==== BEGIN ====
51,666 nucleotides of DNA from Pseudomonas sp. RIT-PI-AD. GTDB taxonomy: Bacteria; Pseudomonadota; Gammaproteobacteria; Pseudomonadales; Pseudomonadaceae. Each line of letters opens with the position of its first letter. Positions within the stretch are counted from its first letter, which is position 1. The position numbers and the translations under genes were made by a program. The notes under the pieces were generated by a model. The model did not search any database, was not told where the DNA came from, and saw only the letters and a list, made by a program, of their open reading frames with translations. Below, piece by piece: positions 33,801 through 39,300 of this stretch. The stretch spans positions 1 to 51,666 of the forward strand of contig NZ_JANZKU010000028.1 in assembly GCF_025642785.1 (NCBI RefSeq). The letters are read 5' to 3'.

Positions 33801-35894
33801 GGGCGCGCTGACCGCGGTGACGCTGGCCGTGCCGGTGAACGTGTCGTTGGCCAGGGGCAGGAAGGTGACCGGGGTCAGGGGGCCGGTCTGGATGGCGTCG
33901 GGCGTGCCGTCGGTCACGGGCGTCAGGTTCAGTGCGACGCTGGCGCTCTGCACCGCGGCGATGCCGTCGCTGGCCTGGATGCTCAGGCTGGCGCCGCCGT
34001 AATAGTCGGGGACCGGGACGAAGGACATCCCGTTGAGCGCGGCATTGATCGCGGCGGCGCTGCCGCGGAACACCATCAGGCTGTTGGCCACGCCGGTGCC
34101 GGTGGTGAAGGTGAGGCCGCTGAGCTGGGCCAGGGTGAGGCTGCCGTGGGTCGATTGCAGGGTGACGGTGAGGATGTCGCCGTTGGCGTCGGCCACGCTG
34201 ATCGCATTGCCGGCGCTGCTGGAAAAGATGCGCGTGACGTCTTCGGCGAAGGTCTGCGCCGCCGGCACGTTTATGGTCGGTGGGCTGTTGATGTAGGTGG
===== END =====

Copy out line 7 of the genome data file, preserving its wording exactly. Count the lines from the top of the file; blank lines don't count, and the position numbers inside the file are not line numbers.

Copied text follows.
34201 ATCGCATTGCCGGCGCTGCTGGAAAAGATGCGCGTGACGTCTTCGGCGAAGGTCTGCGCCGCCGGCACGTTTATGGTCGGTGGGCTGTTGATGTAGGTGG